How Much Will Tim Tebow Impact the Philadelphia Eagles in 2015?


After hosting him for a workout last month, the Philadelphia Eagles have signed quarterback Tim Tebow to a one-year deal, as first reported by Fox Sports’ Jay Glazer

Tebow, 27, has not played in the NFL since the 2012 season. He signed with Bill Belichick‘s New England Patriots during training camp in 2013 but was cut before the start of the season. Most thought that was the end of Tebow’s short-lived NFL career, but the Eagles have now signed him for what will be his fourth NFL team in six seasons. 

With the Denver Broncos, Tim Tebow never came close to living up to expectations as a first-round pick. But he did turn in one of the most magical seasons in NFL history in 2011.

Taking over for a 1-4 team, Tebow led the Broncos to seven victories in their next eight games, including six in the closing minutes of the fourth quarter. Tebowmania captivated the NFL, and it reached its peak when he defeated the No. 1 defense in the league, the Pittsburgh Steelers, in the playoffs. The winning play came on an 80-yard touchdown strike to Demaryius Thomas on the first play of overtime.

But a trade to the New York Jets all but killed Tebow’s career, as he spent time working as a gadget player, notably the punt protector in special teams. He’s now spent the last two seasons working as a college football analyst on ESPN and the SEC Network. 

Tebow has also continued to pursue his dream of returning to the NFL. He’s been working out with former MLB pitcher Tom House, and he’s reportedly improved his throwing significantly, according to Glazer. He better have, in order to have any shot at sticking with the Eagles.

After all, Tebow’s 47.9 completion percentage for his career is easily the lowest by any NFL quarterback over the last decade. He once had a game in which he completed two passes all game (and in typical Tebow fashion, he won the game). Even in his playoff victory, he completed just 10-of-21 passes. Accuracy has easily been the biggest downfall to his NFL career.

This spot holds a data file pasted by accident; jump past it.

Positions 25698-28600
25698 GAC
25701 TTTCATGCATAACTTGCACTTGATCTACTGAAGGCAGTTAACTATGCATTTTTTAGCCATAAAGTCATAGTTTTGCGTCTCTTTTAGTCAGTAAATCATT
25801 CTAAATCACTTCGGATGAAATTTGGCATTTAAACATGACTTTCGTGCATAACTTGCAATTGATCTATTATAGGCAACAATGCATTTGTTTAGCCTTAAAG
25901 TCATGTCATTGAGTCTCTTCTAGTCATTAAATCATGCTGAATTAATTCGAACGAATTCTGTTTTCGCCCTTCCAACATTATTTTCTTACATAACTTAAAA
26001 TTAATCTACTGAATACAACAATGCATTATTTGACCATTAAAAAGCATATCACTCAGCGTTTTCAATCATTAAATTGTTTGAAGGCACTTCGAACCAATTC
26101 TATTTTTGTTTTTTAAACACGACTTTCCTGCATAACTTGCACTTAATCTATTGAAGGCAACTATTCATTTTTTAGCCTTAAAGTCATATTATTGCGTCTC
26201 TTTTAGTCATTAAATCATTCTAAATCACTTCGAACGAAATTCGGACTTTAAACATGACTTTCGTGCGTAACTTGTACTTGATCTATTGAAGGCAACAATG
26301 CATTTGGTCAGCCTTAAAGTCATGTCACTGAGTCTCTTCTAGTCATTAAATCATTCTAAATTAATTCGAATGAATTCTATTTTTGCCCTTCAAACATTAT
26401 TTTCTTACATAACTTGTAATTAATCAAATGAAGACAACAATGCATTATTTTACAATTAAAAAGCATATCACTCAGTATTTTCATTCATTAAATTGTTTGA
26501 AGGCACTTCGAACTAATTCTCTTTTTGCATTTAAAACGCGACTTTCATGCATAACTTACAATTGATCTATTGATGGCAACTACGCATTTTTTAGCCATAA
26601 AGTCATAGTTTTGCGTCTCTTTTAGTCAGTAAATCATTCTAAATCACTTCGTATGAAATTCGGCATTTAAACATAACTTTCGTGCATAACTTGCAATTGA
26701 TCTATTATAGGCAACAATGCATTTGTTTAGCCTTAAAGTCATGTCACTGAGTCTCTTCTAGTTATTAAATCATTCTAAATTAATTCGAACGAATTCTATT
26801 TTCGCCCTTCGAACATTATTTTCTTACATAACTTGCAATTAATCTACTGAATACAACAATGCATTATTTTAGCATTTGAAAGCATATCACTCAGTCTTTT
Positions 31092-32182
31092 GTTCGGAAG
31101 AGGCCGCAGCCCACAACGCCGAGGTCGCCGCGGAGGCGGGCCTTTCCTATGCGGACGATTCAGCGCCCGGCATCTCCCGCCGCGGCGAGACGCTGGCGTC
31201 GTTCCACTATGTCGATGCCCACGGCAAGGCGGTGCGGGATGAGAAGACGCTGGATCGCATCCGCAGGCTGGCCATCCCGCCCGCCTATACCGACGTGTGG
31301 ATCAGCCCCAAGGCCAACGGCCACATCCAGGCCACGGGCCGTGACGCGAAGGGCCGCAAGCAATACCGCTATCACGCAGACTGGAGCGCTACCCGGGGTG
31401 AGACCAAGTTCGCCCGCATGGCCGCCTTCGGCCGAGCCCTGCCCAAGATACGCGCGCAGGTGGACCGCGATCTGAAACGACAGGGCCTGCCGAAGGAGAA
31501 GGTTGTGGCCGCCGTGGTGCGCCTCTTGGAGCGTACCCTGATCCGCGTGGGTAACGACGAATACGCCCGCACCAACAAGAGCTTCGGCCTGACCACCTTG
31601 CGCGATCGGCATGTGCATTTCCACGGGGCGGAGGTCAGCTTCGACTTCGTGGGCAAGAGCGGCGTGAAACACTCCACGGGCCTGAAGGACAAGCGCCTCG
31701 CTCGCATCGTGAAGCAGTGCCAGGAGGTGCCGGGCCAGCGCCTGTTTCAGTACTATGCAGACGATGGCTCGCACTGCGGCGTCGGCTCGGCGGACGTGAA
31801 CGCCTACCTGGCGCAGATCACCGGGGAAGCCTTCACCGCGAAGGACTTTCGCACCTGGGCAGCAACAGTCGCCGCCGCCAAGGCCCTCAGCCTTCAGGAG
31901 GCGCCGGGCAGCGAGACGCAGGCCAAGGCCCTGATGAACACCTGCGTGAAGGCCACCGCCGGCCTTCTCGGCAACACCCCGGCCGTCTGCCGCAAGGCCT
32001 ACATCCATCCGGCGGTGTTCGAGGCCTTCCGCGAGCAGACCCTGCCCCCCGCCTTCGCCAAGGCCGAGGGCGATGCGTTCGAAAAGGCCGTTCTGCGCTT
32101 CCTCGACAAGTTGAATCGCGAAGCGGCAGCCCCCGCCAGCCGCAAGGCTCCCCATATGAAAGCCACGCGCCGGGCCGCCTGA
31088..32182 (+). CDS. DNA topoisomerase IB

However, it’s also worth noting that Tebow has shown a knack for winning close games in the fourth quarter. In 14 career starts, he’s led seven game-winning drives in the fourth quarter. Throw in the playoffs and it’s eight of 16. That’s an insane rate. He also had the NFL’s best QBR in the final five minutes of fourth quarters in 2011.

Now none of this will mean much for the Eagles in 2015 because there’s no chance he’ll be a starter. In fact, don’t be surprised if he doesn’t even make the team. Now the instinct here is that Kelly wouldn’t have brought him in if he didn’t have a plan for him as his third quarterback. The Eagles have been shopping Matt Barkley and haven’t found any takers, so the signing of Tebow tells me that Barkley is all but gone. 

If Tebow does make the team, and it’ll almost certainly be as the third quarterback behind either Marcus Mariota or Sam Bradford, and Mark Sanchez, it’ll be interesting to see what type of packages Kelly has for him.

Tebow, who stands 6’2″ and weighs 240 pounds, would be a great option on two-point conversion attempts, especially if the NFL passes the new rule proposal that suggests plays could be from the 1-yard line.

Tebow, who has averaged 5.0 yards per carry during his career, makes a lot of sense as a Wildcat option, like the Eagles did with Michael Vick in 2009.

He can run with the ball or drop back and throw. He can effectively run the read-option, which he did under offensive coordinator Mike McCoy in 2011. He throws an underrated deep ball. He’s almost never picked off, as he’s tossed just nine interceptions in more than 400 career passes. He might even be able to contribute on special teams, like he did with the New York Jets in 2012.

Oh, and Tebow is one of the most genuine players around. He fits exactly what Kelly is looking for when it comes to culture. He’s the consummate professional and the ultimate teammate. He’ll buy into the system and do whatever is asked of him, whether it’s playing quarterback, running back, punt protector or sitting on the bench holding a clipboard. 

The Eagles have become the most fascinating team in the National Football League, and Chip Kelly is the puppet pulling the strings on everything that happens. The Tebow signing isn’t a publicity stunt. It’s not for attention. It’s not a massive ego move. It has nothing to do with a possible trade for Marcus Mariota. 

Quite simply, the Eagles’ head coach saw an opportunity to improve the team’s third quarterback position, and he added a player whose contract will likely be non-guaranteed. If it works out, great. He’ll add a player who will almost certainly never have to start in a game and can add his impressive running ability on occasional short-yardage situations.

And if it doesn’t work out and Tebow doesn’t make the team, the Eagles are no worse off for giving a former Heisman winner an opportunity when he’s still in the prime of his career.

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